3. If you wanted you could introduce Stamina Points (from Con) that could be used to power more powerful physical/attack Perks. Also regenerating one per turn.
  4. Let people increase their HP/MP using Perks as well as by increasing stats.
  5. Don’t forget blessing bonuses, magic item bonuses etc, though these tend to be basic and workmanlike unless attached to epic and legendary items.

Cosmic Encounter Alien: Healer

Rapid geological activity forced extreme biological diversifications on the Healer home world. Possessing vast knowledge of herbal and mutant lore, Healers are now prized by other beings for their life-sustaining skills. Amidst loud rejoicing over new health, who could deny their modest fee?

 

Traveller

Notable Education +1

Healing Touch: Healer’s gain +1 to Animals (veterinary), Medic & Science (Biology) at the end of character generation.

Social standing is replaced by ‘Wisdom’.

Homeworld: Oosshanaa B988889-A Ga Ri

Starport B, 14.4k km, dense atmosphere, 80% water, hundreds of millions population, civil service bureaucracy, law level 9, tech level 10.

Starblazer

Healers have the following traits:

  • Life giver [Stunt] – With a touch a healer can remove stress from a target and place it upon themselves.
  • Supermind [Stunt] – Medical applications only.
  1. Bad eyesight: -2
  2. Weak to heat.

General

The swampy world of the Healers has its water distributed over its surface in many lakes, swamps and aquifers. The air is humid and everything is soft and wet. The atmosphere, thick with moisture and CO2 is perfect for growing plants and the whole planet is covered in thick and persistent growths from a multitude of highly evolved, highly specialised plant life that is very resilient and contains much in the way of complex chemistry. The Healers (Ullanoo) are part plant themselves and have a deep and innate understanding of the flows and complexities of life force and the chemistry of medicines.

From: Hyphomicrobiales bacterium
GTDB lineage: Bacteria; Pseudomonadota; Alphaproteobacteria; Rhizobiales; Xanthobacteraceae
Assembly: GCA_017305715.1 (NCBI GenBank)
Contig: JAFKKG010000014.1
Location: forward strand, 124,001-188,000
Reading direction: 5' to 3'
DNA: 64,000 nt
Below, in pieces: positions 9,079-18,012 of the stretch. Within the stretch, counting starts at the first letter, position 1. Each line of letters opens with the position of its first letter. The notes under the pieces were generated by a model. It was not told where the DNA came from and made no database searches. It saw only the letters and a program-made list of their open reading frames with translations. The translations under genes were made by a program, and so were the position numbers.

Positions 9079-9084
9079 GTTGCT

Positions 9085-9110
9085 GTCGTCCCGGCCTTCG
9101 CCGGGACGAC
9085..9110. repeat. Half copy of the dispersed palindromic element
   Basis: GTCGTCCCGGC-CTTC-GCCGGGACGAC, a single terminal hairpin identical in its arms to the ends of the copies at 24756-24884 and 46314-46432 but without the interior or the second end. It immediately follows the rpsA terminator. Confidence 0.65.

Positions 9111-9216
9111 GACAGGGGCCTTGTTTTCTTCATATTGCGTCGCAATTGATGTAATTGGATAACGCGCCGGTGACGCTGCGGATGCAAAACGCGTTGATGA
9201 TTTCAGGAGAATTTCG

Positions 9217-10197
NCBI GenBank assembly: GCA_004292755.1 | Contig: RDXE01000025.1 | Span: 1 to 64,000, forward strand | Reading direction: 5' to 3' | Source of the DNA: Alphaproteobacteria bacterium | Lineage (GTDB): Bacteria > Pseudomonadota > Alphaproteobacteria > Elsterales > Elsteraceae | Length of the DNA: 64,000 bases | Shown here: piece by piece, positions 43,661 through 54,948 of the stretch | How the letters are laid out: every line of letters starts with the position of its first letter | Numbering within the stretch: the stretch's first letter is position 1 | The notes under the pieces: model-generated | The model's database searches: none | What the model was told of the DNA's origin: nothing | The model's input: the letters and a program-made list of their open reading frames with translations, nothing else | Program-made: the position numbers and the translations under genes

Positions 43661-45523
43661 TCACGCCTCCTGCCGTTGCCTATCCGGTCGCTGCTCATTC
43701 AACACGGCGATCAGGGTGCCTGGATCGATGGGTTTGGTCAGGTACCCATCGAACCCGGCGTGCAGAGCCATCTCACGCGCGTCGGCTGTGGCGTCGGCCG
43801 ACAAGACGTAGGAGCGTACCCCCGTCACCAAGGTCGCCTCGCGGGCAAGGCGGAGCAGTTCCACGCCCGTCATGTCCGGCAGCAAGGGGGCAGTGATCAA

Cosmic Encounter Alien: Hate

A short, physically unimposing race the Hate evolved in a crowded part of the cosmos and were pushed aside by other, more powerful races. Forced to subsist on food scraps and the leavings of the other species the Hate swore that one day they would be the ultimate power on the cosmic scene.

Traveller

Feral: 1d6 Edu

Strong Characteristic: +2 Edu

Small: 1d6 Str, 1d6 End, 3d6 Dex

Hatred: The Hate do +1 damage with any weapon that they wield.

No Fine Manipulators

Homeworld: Gatt C442BA4-9 Hi In Pr Red

Starport C, 6.4k km, thin tainted atmosphere, 20% water, hundreds of billions population, charismatic dictator (messiah), law level 4, tech level 9.

Starblazer

Hate have the following traits:

  • Berserk [Stunt]: Hate can enter a rage for a scene which increases their physical rolls by +1 but reduces mental and social ones by -1.
  • Jump [Stunt]
  • Hard Hide [Stunt]
  1. No fine manipulation
  2. Weak to taunting/social manipulation

General

The Hate (Gatta) are a third rate species looked down on and bullied by much of the rest of the species in the universe. This has given them a cultural feeling of inadequacy and a simmering rage that has been building for centuries, now expressing itself in a great crusade of revenge. Berserk and hateful they might look comical, but they pack a hell of a punch once they attack.

Cosmic Encounter Alien: Hacker

Masters of technology, the Hackers have embedded various devices into their bodies in an attempt to improve their skills at computer fraud. Although geniuses when it comes to code breaking and decrypting data, Hackers aren’t much good in more conventional battle. However more than one would-be conqueror has learned to their sorrow that the Hackers have nasty ways of getting revenge.

 

Traveller

Notable Intelligence & Education: +2

Small: Strength 1d6, Endurance 1d6, Dexterity 3d6

Cyber-Compatible: Cybernetic implants and computing devices of Hacker origin cost a Hacker half normal cost.

Compu-Brain: Hackers increase their Comms, Computer, Engineering (Electronics) & Sensors skills all by +1 at the end of character generation.

Homeworld: Stack A676A00-D Ga Hi Ht In Amber

Starport A, 9.6k km, standard tainted atmosphere, 60% water, tens of billions population, no government, no law, tech level 13.

Starblazer

Hackers have the following traits:

  • Small [Stunt]
  • Supermind [Science]
  • Supermind [Engineering]
  1. Weak to Electromagnetic attacks

General

Hackers are entranced by technology and have interwoven it into themselves at a very basic level. Given to extremely powerful and logical linear thinking they are born mathematicians and technicians and seemingly phobic of the natural world, perhaps given their difficult evolutionary history, the same history that gave them their powerful mentality and tool-using capabilities. Anarchic and libertarian the Hackers control much of the interstellar communication grid and collect a fast amount of data from other, more careless species.